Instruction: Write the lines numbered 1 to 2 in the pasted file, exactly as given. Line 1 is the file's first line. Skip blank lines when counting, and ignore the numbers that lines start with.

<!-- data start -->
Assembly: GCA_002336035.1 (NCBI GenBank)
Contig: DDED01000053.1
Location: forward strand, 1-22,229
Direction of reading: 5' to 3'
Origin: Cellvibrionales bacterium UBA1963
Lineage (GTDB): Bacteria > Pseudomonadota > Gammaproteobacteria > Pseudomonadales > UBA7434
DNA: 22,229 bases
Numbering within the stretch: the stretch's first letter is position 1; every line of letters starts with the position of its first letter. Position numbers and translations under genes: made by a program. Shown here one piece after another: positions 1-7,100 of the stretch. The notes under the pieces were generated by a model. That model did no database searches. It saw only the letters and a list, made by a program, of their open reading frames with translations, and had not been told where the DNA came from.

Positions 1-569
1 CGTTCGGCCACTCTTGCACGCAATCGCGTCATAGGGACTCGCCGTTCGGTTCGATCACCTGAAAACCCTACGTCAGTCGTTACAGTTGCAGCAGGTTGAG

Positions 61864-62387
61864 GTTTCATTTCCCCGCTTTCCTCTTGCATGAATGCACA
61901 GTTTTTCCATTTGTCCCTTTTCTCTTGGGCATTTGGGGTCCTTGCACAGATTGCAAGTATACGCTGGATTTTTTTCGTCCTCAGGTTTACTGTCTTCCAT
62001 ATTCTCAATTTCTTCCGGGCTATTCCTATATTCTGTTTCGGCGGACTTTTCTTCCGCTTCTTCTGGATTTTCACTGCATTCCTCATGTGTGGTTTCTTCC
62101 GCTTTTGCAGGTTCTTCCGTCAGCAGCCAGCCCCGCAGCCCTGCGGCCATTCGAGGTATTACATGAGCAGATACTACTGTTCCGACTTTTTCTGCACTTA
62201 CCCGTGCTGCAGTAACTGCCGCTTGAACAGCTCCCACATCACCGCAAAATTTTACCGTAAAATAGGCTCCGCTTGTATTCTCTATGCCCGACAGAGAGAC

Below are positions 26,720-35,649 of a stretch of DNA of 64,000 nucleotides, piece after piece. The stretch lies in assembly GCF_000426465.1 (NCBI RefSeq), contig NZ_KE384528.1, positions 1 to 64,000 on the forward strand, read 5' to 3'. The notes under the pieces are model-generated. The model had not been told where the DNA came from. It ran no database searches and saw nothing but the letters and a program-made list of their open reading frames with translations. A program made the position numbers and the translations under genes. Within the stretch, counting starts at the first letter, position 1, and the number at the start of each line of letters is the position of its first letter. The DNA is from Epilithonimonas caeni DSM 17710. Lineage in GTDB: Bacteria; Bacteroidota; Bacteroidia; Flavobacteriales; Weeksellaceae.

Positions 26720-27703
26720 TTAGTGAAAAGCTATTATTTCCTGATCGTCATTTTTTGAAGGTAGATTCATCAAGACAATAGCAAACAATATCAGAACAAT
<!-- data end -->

Assembly: GCA_002336035.1 (NCBI GenBank)
Contig: DDED01000053.1